Pancit Palabok or Pancit Malabon
With a creamy sauce flavored with shrimp and pork and an orange hue from annatto, pancit palabok is a popular noodle dish, with plenty of varieties across each region. Topped generously with chicharon bits, pieces of shrimp, and green onions, and served with a boiled egg and calamansi on the side, pancit palabok has variations based on the noodles used. Palabok commonly uses thin rice noodles, while malabon and luglug are variations that use thicker ones for people who prefer noodles with a bite. Some pancit palabok or malabon varieties also add crab fat to the sauce and add pieces of squid as garnish, staying true to its rich but fresh seafood elements.
With its pine trees, cold breeze, and thick fog Tagaytay is known to locals as the place where you can enjoy a steaming hot bowl of bulalo. Another broth-based dish, bulalo is made by slow-cooking beef shanks and bone marrow with some cabbage, Chinese pechay, and corn in an already flavorful broth, making the end result delightfully beefy but refreshing to the palate. Fatty bone marrow is indeed the star of this dish, being somewhat of a local delicacy, but equally as important are the soft pieces of beef and the fresh vegetables.
Served with a perfectly cooked sunny-side-up and garlic rice, tapsilog is a filling and satisfying quintessential Filipino breakfast dish. The main highlight is a cured, marinated, and sometimes smoked meat called tapa, stir-fried with tons of garlic. Tender, but with a little bite, tapa is commonly made from beef. The name tapsilog comes from the other elements of the breakfast meal, namely sinangag, or garlic rice, and itlog, or the egg. It’s served with picked papaya (atsara) and vinegar as a condiment. Although meant to be a breakfast, tapsilog is a meal locals can enjoy any time of the day, so popular that you’re bound to find it sold in any restaurant, carinderia, or even food stalls in public malls or markets.
Perfect for the country’s humid climate is the popular dessert halo-halo, which is made with finely shaved ice and a milieu of sweet ingredients. Halo-halo is commonly topped with ube halaya, ube ice cream, and a small slice of leche flan, with a pour-over of creamy condensed or evaporated milk. According to Culture Trip, the name literally means “mix-mix”, an ode to the fact that halo-halo is best enjoyed when all the various ingredients are mixed together into a creamy refreshing dessert to cool you off. Staple elements to the classic halo-halo are sago or small tapioca pearls, nata de coco, sweetened macapuno, sweetened monggo beans, sweetened banana and jackfruit, ice cream, ube halaya, and leche flan, but a part of halo-halo’s allure is you can adjust the ingredients to your liking.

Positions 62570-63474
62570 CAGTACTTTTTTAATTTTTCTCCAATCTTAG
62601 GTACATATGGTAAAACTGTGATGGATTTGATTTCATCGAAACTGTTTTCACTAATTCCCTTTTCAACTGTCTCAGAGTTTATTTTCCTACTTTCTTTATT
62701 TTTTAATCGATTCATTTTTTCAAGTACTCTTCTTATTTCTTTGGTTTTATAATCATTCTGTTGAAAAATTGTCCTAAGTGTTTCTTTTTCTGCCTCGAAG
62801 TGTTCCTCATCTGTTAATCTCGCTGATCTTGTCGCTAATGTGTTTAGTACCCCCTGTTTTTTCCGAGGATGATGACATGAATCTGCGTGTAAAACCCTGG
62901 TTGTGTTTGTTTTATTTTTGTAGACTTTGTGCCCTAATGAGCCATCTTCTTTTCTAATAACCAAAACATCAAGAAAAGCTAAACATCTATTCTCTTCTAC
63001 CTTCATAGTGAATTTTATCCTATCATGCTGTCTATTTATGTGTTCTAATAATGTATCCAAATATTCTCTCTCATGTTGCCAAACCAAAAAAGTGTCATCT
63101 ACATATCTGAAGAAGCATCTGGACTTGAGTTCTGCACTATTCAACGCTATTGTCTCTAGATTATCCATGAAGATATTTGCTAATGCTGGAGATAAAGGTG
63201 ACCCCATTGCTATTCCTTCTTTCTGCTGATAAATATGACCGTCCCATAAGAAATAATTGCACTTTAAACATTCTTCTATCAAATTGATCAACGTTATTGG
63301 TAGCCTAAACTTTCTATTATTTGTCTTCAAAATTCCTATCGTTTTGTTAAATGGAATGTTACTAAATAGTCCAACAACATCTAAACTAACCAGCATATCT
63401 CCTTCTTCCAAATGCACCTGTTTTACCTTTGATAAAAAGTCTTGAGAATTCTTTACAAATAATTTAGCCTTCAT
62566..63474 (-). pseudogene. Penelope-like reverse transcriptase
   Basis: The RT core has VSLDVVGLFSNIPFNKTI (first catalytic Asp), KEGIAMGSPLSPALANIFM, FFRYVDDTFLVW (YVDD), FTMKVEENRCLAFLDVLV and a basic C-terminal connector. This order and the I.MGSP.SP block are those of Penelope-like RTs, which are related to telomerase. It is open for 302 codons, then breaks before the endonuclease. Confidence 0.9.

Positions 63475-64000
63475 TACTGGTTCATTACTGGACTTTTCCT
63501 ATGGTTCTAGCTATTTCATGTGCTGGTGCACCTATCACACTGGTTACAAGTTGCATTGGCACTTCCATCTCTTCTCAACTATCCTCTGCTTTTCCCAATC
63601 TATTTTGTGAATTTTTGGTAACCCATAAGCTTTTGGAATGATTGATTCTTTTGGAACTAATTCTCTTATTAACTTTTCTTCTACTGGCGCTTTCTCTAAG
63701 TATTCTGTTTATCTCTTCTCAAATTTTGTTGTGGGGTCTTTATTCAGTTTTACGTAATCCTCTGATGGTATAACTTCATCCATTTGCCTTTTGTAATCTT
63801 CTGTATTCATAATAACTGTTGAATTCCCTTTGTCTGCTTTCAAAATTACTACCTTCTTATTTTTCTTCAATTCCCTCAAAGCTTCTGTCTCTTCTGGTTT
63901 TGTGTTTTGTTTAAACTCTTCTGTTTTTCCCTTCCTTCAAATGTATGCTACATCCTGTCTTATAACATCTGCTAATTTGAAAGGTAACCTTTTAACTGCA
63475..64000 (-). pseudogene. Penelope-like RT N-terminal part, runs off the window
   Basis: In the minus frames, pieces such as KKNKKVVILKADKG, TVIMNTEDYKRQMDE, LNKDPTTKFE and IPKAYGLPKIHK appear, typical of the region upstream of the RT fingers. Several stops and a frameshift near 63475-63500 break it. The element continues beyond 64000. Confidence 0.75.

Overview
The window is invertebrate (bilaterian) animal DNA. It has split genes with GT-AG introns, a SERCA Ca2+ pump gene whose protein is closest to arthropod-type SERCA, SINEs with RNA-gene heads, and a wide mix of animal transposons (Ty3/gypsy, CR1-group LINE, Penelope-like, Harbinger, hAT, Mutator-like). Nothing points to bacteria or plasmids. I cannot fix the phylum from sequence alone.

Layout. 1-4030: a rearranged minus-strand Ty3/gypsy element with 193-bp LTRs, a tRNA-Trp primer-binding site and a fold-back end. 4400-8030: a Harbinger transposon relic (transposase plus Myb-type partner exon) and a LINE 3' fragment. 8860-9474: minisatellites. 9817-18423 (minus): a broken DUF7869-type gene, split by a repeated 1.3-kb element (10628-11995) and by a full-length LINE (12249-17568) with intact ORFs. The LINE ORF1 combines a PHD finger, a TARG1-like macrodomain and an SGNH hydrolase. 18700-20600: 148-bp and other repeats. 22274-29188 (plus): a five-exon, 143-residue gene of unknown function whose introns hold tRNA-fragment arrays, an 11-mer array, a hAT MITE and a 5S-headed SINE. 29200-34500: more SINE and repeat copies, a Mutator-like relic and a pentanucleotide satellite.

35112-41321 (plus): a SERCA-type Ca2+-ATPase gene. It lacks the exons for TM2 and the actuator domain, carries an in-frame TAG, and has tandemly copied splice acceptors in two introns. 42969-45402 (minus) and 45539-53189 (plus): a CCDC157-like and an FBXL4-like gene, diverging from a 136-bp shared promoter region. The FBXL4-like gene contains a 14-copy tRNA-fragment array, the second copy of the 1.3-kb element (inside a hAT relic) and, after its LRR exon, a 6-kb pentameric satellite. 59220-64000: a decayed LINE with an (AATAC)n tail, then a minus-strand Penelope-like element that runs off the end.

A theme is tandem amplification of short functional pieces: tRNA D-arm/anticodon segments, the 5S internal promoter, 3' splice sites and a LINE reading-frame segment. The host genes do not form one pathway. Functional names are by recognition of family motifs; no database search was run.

The turon, made from deep-frying saba bananas wrapped in rice paper, is a cheap but filling snack popular with Filipinos across the country. Although they may look like lumpia or egg rolls, the coating of caramelized brown sugar should help you picture the warm, sweet filling inside it. The crunchy wrapper and brown sugar contrasts with the tangy sweetness of the banana inside, usually also combined with jackfruit to highlight the flavors of perfectly ripe tropical fruit. The turon is such a staple in Manila that you are most likely to find quite a few food stands by the streets that serve turon piping hot and fresh from the fryer, just the way it’s meant to be enjoyed.
Fancy a cool drink to ward off the Metro Manila heat? Check out our post on the best sangria spots in Metro Manila.
If there’s one thing Jonah De Jesus loves, it’s food. He practically grew up in the kitchen, following his mom around as she put together delicious dishes (although he was sometimes more of a hindrance than a help). Although he eventually ended up taking a Bachelor of Arts in Communications, that love for all things gastronomical followed him well into his adulthood.
When he’s not watching reruns of Parts Unknown or trying to imitate Gordon Ramsay in the kitchen, Jonah spends most of his time scouring Manila for all the newest and best places to eat.